Lately I've been flying a Cessna 162 Skycatcher, primary as a cheap way to build time towards the Instrument Cross Country requirement and my glider club's hours requirement to tow gliders.

One issue with the 162 is it's relatively low Useful Load. Here are some figures relevant to my question:

  • Maximum Takeoff Weight: 1324
  • Equipped Empty Weight: 857
  • Useful Load: 467
  • Weight of full fuel: 24*6 = 144
  • Weight of 3/4 fuel: 18*6 = 108
  • My Weight: 215
  • Max Weight of passenger full fuel: 108.24
  • Max Weight of passenger 3/4 fuel: 144.24

Note: All Weights above are in pounds(lbs).

Because weight is an issue with this plane and almost any passenger I would consider bringing along, there is a diagram in the FBO's flight book that can be shown to the person fueling that depicts points inside the tanks that denote full, 3/4, 1/2, etc:

In-Tank Fuel Filler Indicator Tab

Last week, I did a flight with a 130 pound passenger. On the first refueling I was sure to show this diagram to the person filling to ensure he only filled to 3/4. I generally make it a habit to inspect the tanks after fueling to ensure they have not gone over the asked for amount. Takeoff was normal with no noticeable degradation in performance. Note: the fuel gauges in the 162 tend to show the same value whether the tanks are full or 3/4 full, with no noticeable decrease until until values go below 3/4.

We then proceeded to fly roughly 1.5 hours to another airport. At that airport, I went through the same routine but (in a hurry of course, isn't that how most mistakes are made!) I did not follow up to ensure he had not "overfilled" the tanks. On takeoff, I noted a notable (though by no means catastrophic) degradation in performance:

  • I needed more runway to rotate.
  • I could not climb above 55kts (Vx/Vy in the 162 are 57/62).

As I was able to climb at a safe enough airspeed, things seemed to stabilize and I had no other issues, I chose to proceed with the return flight. Performance for the rest of the flight was fine with no extra RPM needed to cruise or do later climbs.

It wasn't until I was thinking about it later that it occurred to me that the refueler might have filled my tanks to full.

So my question is, do these symptoms sound indicative of being overweight? Or, more generally, What performance issues can a pilot expect while taking off above MTOW?

Note: I have reviewed several questions related to this, including:

However, I didn't find a question dealing specifically with the performance degradation felt by a pilot taking off above MTOW.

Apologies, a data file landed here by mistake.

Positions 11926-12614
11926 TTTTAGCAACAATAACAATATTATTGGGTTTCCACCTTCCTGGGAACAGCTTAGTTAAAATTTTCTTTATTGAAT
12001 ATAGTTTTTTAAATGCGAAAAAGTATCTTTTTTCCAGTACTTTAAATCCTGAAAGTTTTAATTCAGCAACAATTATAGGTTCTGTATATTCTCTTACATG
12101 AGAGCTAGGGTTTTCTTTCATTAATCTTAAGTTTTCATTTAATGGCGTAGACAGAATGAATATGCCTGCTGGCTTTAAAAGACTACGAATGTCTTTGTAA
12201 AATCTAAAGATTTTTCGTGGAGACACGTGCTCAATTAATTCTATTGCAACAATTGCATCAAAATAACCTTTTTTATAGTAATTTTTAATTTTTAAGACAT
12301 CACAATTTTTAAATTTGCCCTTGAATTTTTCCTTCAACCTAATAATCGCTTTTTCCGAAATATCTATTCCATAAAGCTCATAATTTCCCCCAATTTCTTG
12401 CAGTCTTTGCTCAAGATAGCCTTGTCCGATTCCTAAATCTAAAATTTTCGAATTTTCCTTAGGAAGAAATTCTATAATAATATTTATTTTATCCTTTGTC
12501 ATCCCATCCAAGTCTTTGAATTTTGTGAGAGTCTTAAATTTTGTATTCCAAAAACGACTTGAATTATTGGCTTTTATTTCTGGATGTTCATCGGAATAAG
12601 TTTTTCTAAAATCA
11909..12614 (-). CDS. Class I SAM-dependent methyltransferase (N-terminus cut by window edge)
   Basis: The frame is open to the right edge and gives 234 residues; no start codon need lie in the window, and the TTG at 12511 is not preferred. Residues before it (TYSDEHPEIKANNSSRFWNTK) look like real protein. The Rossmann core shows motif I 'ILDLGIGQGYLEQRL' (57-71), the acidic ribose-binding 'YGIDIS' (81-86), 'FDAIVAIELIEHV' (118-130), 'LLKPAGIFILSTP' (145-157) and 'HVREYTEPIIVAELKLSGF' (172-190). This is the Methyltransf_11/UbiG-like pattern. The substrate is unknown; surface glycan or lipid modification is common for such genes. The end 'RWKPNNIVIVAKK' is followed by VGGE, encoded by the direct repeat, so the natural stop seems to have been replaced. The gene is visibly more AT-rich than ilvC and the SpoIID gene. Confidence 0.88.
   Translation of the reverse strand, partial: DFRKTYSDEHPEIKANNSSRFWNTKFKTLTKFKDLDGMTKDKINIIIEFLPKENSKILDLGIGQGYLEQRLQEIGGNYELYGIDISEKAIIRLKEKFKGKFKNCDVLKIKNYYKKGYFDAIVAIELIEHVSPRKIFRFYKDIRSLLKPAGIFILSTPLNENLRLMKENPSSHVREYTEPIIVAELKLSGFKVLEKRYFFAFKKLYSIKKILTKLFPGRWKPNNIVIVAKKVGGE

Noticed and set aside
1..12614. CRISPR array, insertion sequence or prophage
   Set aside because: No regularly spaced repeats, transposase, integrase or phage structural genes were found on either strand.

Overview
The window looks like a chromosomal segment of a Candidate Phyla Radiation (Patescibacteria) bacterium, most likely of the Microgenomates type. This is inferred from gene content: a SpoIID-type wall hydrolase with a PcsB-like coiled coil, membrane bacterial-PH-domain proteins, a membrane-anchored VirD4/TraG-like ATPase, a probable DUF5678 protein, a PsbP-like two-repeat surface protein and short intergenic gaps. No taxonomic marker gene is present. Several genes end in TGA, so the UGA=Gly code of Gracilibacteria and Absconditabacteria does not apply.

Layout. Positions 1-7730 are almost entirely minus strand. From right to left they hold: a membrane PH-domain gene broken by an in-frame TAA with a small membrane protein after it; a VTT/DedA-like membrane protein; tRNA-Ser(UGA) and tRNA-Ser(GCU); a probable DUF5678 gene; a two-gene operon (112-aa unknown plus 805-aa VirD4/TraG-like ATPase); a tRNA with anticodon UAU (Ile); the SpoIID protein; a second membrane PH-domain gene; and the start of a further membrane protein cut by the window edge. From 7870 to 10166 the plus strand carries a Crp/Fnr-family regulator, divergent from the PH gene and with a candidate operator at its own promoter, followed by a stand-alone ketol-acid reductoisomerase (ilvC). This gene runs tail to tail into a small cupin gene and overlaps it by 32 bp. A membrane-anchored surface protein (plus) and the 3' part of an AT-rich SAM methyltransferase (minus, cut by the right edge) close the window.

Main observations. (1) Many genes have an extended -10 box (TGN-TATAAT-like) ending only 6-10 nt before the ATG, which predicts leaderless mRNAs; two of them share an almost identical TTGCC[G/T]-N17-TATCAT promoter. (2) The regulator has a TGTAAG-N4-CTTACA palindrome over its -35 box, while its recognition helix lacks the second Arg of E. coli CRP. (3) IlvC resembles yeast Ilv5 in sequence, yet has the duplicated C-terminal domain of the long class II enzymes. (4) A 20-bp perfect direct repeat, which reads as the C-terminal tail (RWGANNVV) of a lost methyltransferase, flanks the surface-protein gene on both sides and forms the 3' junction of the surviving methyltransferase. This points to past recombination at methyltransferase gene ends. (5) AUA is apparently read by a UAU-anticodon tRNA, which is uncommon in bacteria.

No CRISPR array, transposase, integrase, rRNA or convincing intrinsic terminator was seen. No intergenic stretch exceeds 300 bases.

After thinking on this a bit more, reading some of the answers and talking it over with my daughter (the passenger mentioned and a pilot in her own right), I'm leaning towards a different conclusion. Since I was first checked out in the 162 last winter, this was the first time I'd had a passenger. My first takeoff was from KJYO (5500 feet runway length / 390 ft elevation), whereas my second was from Eagles Nest (W13) (2004 ft runway length / 1436 ft elevation). My new theory is that what I felt on the second takeoff was the added weight I wasn't used to since I've flown the previous 20+ flights alone. I believe I didn't notice this as much on my first takeoff because I had much more runway to work with.

Nonetheless, I think the question and answers are still relevant/useful.

  • 1
    $\begingroup$ From personal experience of me (~200 lbs) and a flight instructor who was at least 250, in a tired old 150, departing Stead where the eastbound runway drops about 100 ft to a (usually) dry lake bed, you can expect to look back and see dirt behind you :-) $\endgroup$
    – jamesqf
    Aug 14, 2017 at 5:28
  • 1
    $\begingroup$ The MTOW you list for the 162 puts it 4 lbs over the LSA limit of 1320 lbs. Is there some reason for that? $\endgroup$
    – TomMcW
    Aug 17, 2017 at 4:03

4 Answers 4


Firstly, you did goof up by not checking what the refueler did. Your life depends on that fuel, and in light aircraft the gauges are notoriously unreliable. We've probably all done it but we shouldn't - always check!

However going off your figures you might have been what, 20 pounds overweight? That shouldn't cause such a massive decrease in performance. MTOW isn't an on/off switch. It's a point that has been selected as the maximum allowable limit - with a safety margin built in. You should never exceed MTOW even by a bit, but if you do you will (hopefully) live to see your kids birthday thanks to that margin.